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16 Moses: During the month of Abib at the beginning of spring, celebrate Passover in honor of the Eternal, your True God. In that month, He brought you out of Egypt at night. Take an animal from your herd or flock, go to the place He will choose for His name, and offer a Passover sacrifice to the Eternal your God. Don’t eat any leavened bread with it. Eat unleavened bread during the seven days of this celebration because “suffering bread” is what you made when you quickly left your suffering in Egypt. If you eat it again each year, you’ll always remember the day you left Egypt. For these seven days, no one in the whole country should have any yeast. And none of the meat from the sacrifice you offer on the first night of the celebration should be left over on the next day. Don’t offer the Passover sacrifice in any of the other cities the Eternal your God is giving you. Even if it’s some distance, make the journey to the place He will choose for His name. Offer the Passover sacrifice in that place, in the evening, at sunset—the time when you left Egypt. Cook it, and eat it in the place He chooses. In the morning, you can return to your tents, but you must still only eat unleavened bread for the next six days. On the seventh day, the last day of the celebration, soberly gather together to worship Him. Don’t do any work on that day.

There are a number of celebrations found in the Hebrew Scriptures, but only three great feasts are part of the Mosaic law. They retell the story of their covenant relationship with the Lord and provide occasions to share generously with those in need. They give the people the opportunity to acknowledge publicly that He is the source of their abundance, so they won’t be tempted to think they’ve prospered on their own and forget Him.

Each of the three great celebrations are reminders of the servitude in Egypt. Passover, followed by the week of unleavened bread, is a reminder of God redeeming His people from Egypt and falls within March or April each year. The Feast of Weeks, known as Pentecost to Christians, is 50 days after firstfruits or the beginning of the barley harvest and comes in May or June. They are told to remember that they were once slaves in Egypt. The last of the great celebrations, the Feast of Shelters, comes in September or October. It is a reminder of the provision of God when the nation lived in temporary shelters while wandering in the wilderness.

9-10 Another celebration the Eternal your God wants you to have is the Feast of Weeks. Hold this celebration seven weeks after you first begin to cut and harvest the barley in your fields. Each of you will choose something to contribute out of what He has blessed you with. 11 Go to the place He chooses for His name; and have a celebration there in His presence with your sons and daughters, your male and female slaves, and the Levites, foreigners, orphans, and widows who live in your city. 12 Remember you were slaves in Egypt, and obey these regulations carefully.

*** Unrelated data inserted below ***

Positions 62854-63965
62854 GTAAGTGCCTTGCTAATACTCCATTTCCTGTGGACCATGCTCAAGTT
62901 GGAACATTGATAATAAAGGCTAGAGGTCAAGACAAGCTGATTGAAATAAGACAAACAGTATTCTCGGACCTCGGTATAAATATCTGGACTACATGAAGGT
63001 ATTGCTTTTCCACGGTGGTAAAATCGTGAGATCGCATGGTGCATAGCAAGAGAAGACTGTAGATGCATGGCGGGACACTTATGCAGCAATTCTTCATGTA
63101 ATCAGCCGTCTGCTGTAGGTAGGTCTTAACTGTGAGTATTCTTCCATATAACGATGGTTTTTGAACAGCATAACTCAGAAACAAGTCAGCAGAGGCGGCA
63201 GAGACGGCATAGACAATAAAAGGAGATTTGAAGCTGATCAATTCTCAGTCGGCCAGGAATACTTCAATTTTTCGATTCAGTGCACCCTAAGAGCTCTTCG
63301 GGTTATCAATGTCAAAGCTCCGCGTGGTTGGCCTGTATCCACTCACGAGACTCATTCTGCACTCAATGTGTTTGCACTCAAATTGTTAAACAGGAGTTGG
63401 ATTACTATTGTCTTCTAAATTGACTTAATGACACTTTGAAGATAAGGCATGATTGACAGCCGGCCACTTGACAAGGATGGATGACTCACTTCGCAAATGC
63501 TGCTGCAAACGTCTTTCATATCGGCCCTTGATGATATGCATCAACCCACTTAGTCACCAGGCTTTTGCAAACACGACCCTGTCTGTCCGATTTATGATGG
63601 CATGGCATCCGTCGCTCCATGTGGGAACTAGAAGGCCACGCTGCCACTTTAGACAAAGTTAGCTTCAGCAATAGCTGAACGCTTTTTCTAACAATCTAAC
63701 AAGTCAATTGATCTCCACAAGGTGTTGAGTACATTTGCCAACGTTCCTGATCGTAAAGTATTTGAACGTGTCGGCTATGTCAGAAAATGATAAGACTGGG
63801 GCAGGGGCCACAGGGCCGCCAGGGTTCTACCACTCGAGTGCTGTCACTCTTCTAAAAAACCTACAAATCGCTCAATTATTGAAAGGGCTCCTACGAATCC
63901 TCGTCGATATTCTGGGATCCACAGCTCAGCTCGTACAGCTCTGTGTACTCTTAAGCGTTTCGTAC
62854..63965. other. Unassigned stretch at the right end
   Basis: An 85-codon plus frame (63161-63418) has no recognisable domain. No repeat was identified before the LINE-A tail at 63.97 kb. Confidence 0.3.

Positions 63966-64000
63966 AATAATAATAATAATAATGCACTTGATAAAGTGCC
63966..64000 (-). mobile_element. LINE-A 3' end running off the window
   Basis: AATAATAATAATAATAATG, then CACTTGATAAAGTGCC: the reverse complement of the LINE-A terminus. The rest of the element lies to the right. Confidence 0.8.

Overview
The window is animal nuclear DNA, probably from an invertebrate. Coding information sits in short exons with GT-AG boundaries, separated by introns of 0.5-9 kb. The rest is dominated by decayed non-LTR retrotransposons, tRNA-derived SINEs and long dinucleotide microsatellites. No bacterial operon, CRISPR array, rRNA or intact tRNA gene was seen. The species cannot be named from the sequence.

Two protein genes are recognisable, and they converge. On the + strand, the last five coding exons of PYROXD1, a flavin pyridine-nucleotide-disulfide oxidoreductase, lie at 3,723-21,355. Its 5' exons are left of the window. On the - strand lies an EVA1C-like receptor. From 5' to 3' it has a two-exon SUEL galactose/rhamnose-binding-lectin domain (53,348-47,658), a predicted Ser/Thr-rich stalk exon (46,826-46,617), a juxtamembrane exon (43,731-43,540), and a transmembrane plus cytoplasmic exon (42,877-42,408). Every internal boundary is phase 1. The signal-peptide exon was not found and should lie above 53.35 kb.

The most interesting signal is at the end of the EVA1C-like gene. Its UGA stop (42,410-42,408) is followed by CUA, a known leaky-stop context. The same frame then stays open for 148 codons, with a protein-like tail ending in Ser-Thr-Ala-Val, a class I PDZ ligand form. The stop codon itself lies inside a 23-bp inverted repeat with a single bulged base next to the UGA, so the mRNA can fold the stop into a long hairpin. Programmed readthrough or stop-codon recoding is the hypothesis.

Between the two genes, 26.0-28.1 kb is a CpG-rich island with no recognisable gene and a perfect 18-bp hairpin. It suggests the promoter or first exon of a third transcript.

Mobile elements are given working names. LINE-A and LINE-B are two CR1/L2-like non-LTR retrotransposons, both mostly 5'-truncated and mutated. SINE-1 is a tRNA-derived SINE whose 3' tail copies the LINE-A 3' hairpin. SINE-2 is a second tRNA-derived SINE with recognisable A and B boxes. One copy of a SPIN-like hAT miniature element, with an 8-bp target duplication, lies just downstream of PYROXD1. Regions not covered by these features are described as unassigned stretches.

13 Later in the year, at the end of the harvest after you’ve finished threshing all your grain and making all your wine, celebrate the Feast of Shelters for seven days.

The Israelites are to make temporary shelters and live in them for a week to remember how they lived in temporary shelters when they left Egypt.

14 Celebrate with your sons and daughters, your male and female slaves, and the Levites, foreigners, orphans, and widows who live in your city. 15 Celebrate for seven days in honor of the Eternal your God, in the place the Eternal will choose. The Eternal your God will bless you with abundant produce; He will bless everything you do, and you’ll have a lot to celebrate! 16 Three times each year, every male Israelite must appear before Him in the place He chooses for the Feast of Unleavened Bread (Passover), for the Feast of Weeks (Pentecost), and for the Feast of Shelters (Tabernacles). Don’t come empty-handed! 17 Decide what amount you want to contribute voluntarily out of what He has blessed you with, and bring that as a gift.

This next group of laws describes the rights and responsibilities of community leaders in Israel: the judges who will settle disputes, a king who may be chosen to rule the nation, the Levites who will serve at the central sanctuary, and the prophets who will bring the Lord’s word to the people. All of these offices create a balance of power in Israel.

Moses: 18 In each of the cities the Eternal your God is giving you, appoint tribal judges and representatives who will decide cases for the people honestly and fairly.

(to these future judges) 19 Don’t bend the rules for anyone. Don’t favor the rich and powerful, and never take a bribe! A bribe makes people who would decide cases wisely overlook injustice, and it makes people who would be honest give false testimony. 20 Justice! Justice! That’s what you’re after. Then you’ll keep living in the land He is giving you.

21 When you build an altar to the Eternal your God, don’t ever put any kind of sacred wooden pole[a] next to it, 22 and don’t ever set up a monolith or stone pillar. He hates these things!


  1. 16:21 Hebrew, Asherah

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